Clearwire: We're Ready for Primetime
That's the message the company hammered home at an investor event in New York City this morning.
The Kirkland, Wash.-based operator has always been vocal about the large nationwide chunk of 2.5GHz broadband spectrum it will have when its deal with Sprint Corp. (NYSE: S) closes at the end of this year. (See Sprint, Clearwire Create $14.5B WiMax Giant, Can Clearwire Do It?, and Clearwire: We'll Kick LTE's Butt.)
Now, though, Clearwire is talking up the services it will able to offer by making the most of its bandwidth and even suggesting that the footprint could spread beyond North America.
Services get sexier Clearwire will focus on "residential broadband, residential voice, mobile broadband and mobile voice" going forward, according to CEO Ben Wolff. "Once we close this [Sprint] deal, Clearwire's average spectrum position will be over 120MHz per market." Previously the company has been offering services in 30MHz to 33MHz of spectrum per market.
This will allow Clearwire to offer download speeds of "6 to 15 megabits per second per user," Wolff says. Once that level of spectrum horsepower is in place, the company will be able to offer services such as wireless high-definition TV (HDTV) and mobile gaming, as well as more standard services, such as unwired Internet capabilities, claims Clearwire.
Even though the company will "lead with data", according to chief strategy officer, Scott Richardson, it is still planning to offer more cellular-like services over time. “We are going to be the first operator in the U.S. to deliver mobile voice over IP,” he says. Timing is everything Although the company focused on its spectrum muscle and ability to deliver these new services over one network -- while using Sprint's existing CDMA deployments to provide services where it doesn't have WiMax -- the operator didn't offer much detail on exactly when it will make services such as mobile VOIP available to paying customers.
In fact, Wolff and his team mostly reiterated many of the broad targets that the company has already laid out for investors and the wider community.
Clearwire is expecting to cover 100 million U.S. citizens by the end of 2010, and reach 200 million potential users by 2015. The CEO once again said the company will only need $2 billion to $2.3 billion of additional capital -- on top of the $3.2 billion invested by Google (Nasdaq: GOOG), Intel Capital , and its cable pals -- to complete its planned mobile WiMax network. (See CLWR: Where It's at With WiMax and Clearwire: We'll Kick LTE's Butt.) That is, if the firm even decides to take more than the standing $3.2 billion to build out the network. "It is a pretty robust business even if we don’t build out further," exclaimed Wolff during a very short question and answer session.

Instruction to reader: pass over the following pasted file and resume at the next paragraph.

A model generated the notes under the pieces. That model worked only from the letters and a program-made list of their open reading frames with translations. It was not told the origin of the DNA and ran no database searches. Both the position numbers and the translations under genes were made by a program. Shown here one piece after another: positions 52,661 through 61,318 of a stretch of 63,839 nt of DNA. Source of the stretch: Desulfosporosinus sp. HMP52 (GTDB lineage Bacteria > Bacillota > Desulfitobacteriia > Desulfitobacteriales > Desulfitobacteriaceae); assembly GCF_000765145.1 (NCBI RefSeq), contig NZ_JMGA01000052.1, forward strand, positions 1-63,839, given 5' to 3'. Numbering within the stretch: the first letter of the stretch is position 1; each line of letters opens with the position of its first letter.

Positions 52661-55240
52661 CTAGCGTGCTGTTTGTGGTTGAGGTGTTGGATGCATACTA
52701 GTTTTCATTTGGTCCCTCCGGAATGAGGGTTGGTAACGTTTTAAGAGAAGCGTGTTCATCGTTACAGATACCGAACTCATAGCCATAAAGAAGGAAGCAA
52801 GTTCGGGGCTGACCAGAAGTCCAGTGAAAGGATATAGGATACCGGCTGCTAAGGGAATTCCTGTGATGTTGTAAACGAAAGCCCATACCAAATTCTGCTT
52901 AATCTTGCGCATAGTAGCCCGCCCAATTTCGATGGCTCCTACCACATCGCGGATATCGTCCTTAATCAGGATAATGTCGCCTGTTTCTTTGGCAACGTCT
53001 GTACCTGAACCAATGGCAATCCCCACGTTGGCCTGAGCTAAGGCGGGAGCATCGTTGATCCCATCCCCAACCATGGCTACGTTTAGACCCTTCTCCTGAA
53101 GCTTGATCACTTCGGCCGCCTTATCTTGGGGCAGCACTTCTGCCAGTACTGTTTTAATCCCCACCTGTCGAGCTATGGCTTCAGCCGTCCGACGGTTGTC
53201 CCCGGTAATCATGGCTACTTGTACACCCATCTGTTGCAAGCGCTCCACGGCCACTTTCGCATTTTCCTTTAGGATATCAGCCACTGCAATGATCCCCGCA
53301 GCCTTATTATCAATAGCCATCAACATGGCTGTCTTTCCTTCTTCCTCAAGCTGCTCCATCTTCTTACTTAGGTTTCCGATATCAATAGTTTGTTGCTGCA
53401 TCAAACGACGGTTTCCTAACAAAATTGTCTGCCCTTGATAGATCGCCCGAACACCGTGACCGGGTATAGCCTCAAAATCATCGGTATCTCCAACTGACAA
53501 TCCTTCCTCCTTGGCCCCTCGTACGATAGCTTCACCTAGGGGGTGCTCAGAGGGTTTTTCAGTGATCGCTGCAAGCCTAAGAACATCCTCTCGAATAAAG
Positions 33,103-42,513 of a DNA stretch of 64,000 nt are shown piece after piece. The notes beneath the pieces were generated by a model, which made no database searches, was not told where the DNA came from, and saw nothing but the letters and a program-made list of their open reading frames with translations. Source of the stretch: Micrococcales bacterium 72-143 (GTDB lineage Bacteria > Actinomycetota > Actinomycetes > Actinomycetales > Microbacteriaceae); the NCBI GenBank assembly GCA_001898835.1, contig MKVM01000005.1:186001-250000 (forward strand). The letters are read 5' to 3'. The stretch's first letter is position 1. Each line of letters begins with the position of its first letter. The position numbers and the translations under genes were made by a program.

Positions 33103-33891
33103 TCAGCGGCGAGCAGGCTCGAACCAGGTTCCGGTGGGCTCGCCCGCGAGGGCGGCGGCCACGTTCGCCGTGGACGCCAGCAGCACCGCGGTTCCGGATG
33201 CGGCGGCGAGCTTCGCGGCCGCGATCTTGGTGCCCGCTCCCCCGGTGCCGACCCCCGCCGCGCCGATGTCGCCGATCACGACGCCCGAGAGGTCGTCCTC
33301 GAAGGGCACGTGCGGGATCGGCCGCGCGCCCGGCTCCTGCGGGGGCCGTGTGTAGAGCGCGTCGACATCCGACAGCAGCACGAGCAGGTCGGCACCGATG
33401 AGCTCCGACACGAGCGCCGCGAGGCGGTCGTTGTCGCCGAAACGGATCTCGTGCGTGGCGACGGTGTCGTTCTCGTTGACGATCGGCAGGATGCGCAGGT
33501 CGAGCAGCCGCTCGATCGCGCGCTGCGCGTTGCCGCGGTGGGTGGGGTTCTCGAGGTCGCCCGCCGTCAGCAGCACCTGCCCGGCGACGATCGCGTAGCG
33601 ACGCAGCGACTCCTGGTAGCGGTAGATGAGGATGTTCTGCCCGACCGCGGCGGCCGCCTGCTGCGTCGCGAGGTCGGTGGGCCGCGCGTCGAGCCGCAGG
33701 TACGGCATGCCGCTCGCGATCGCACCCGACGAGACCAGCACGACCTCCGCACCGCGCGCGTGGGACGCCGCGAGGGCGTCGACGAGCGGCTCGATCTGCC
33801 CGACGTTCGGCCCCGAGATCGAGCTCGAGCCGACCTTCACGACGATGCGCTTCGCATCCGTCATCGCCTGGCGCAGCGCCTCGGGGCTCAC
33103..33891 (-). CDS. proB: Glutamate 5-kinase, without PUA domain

Assuming the operator does eventually build out the network so it can reach 200 million U.S. citizens, CFO John Butler said the firm should be able to achieve revenues of $17.5 billion by 2017 with an expected 30 million customers on its books.
Goin' Global Clearwire's Wolff also stressed the increasing global footprint of 2.5GHz spectrum and hinted at possible Clearwire expansion outside of the U.S.
"We’ve got it in Canada, Mexico and throughout South America," Wolff said. He also noted forthcoming spectrum auctions in Europe that will open up bandwidth for so-called "4G" services.
Clearwire has always snapped up suitable global spectrum where it can. The company hasn't, however, really talked much about launches outside the U.S. since it launched in 2004. (See Clearwire Invests in Europe and Clearwire Expands in Europe.)
LTE Hatchet Job As well as talking up its own bandwidth position, Clearwire went after its larger rivals hard at the event, claiming that AT&T and Verizon simply couldn't match it for spectrum.
"We believe the LTE operators will be hard-pressed to find the spectrum to build a nationwide broadband network," Clearwire CTO John Saw claimed at the event.
Nonetheless, the 700MHz spectrum that AT&T and Verizon bought at auction is generally considered better bandwidth for deploying mobile broadband, even if there is less of it. The theory goes that 700MHz spectrum will allow carriers to deploy fewer base stations than 2.5GHz because it allows longer range and better indoor coverage. (See AT&T & Verizon to Use 700 MHz for 4G .) Who runs Clearwire? The company was at pains this morning to stress that the new Clearwire will not be a joint venture but an independent company with an independent management team. "Sprint doesn’t control the company," stressed Wolff. "There are not too many cooks in the kitchen, as has been written in the popular press."
Once the Clearwire deal is closed, Sprint will own roughly 50 percent of the company, while existing Clearwire shareholders and the new investors will split the other half between them. "We expect to be able close the acquisition towards the end of this year," Wolff said.
— Dan Jones, Site Editor, Unstrung